UK set to miss net zero emissions target
The UK will fail to deliver on its 2050 net zero emissions target unless new clean growth policies are introduced, a cross-party group of MPs has warned.
The Science and Technology Committee (STC) said that government policy has delayed, cut back or undermined carbon reductions, and that urgent action is needed to reverse this trend.
It recommends 10 steps to meet the 2050 net zero emissions goal, which include guidance to boost household energy efficiency, decarbonise heating systems, and sustain nuclear power.
This comes after the Committee on Climate Change (CCC) last year said that the UK is not even on course to meet its legally binding reduction targets for 2023 to 2032.
“Throughout our inquiry, it was worrying to hear that, although the government may be ambitious reducing carbon emissions, it is not putting the policies in place needed to achieve those targets,” STC chair, Norman Lamb, said.
“We heard of cut backs in various programmes and slow progress, which are incompatible with the UK's two upcoming, legally binding carbon budgets – this is unacceptable.”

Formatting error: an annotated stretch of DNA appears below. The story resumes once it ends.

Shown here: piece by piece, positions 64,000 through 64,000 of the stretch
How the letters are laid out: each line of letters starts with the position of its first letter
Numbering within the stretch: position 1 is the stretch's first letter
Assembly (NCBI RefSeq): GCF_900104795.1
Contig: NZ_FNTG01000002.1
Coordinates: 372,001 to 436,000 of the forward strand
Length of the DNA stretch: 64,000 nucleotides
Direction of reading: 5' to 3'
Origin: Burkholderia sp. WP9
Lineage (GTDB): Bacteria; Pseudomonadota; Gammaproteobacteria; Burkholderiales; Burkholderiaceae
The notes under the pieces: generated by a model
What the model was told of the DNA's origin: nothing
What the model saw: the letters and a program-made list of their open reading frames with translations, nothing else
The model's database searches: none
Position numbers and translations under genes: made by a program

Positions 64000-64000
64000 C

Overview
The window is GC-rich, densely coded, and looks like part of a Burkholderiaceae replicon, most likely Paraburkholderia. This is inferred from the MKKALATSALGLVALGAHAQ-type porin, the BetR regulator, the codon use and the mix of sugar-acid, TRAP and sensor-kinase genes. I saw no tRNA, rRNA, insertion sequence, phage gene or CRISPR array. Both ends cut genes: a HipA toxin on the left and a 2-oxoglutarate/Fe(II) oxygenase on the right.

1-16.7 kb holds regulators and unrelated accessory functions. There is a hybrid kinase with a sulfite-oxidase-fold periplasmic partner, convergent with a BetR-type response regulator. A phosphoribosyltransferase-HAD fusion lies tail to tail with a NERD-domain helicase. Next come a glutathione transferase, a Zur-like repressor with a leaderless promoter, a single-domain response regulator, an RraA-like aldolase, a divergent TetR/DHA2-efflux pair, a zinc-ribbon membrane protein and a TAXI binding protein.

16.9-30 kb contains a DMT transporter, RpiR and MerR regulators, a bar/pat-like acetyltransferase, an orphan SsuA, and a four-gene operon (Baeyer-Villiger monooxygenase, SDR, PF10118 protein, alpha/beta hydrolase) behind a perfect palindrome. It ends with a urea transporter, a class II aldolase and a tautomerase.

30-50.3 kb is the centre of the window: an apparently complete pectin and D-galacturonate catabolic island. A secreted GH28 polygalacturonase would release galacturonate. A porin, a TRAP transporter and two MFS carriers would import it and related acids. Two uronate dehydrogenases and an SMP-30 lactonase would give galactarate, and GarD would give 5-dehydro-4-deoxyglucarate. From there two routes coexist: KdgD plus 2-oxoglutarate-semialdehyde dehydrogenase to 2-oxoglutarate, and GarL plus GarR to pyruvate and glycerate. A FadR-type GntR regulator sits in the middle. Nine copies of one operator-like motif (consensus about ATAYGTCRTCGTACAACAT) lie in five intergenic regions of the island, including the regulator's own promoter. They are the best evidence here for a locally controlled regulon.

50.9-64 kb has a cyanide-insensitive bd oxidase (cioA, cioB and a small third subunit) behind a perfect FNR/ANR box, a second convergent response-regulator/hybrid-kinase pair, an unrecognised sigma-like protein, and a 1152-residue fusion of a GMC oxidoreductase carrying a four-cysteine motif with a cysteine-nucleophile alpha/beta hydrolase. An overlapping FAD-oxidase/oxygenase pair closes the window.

The STC’s recommendations, summarised in a new report, call for a clearer heat decarbonisation strategy that includes large-scale trials of different technologies such as hydrogen gas heating and heat pumps.
Subject to value for money, the government should also seek to finance new nuclear power generation in a way that sustains the industry but does not grow it.
Moreover, the committee said that ministers should consider adjusting stamp duty so that it varies depending on the energy efficiency of homes, and provide matched funding and interest-free loans for efficiency improvements.
Steps to reduce vehicle emissions, support onshore wind and solar power, boost carbon capture, align regulations with emission targets, help local authorities, cut total CO2 emissions, and encourage small-scale renewable energy generation are also recommended.
“The worrying effects of climate change, such as heatwaves, wildfires and flooding are already occurring at an alarming rate and will have a huge impact on future generations,” Lamb continued.
“This report clearly highlights 10 key areas of concern and we hope the government listens to our realistic, achievable recommendations on how to make the UK a world leader in cutting carbon emissions once again.”
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Chris Seekings is a reporter for TRANSFORM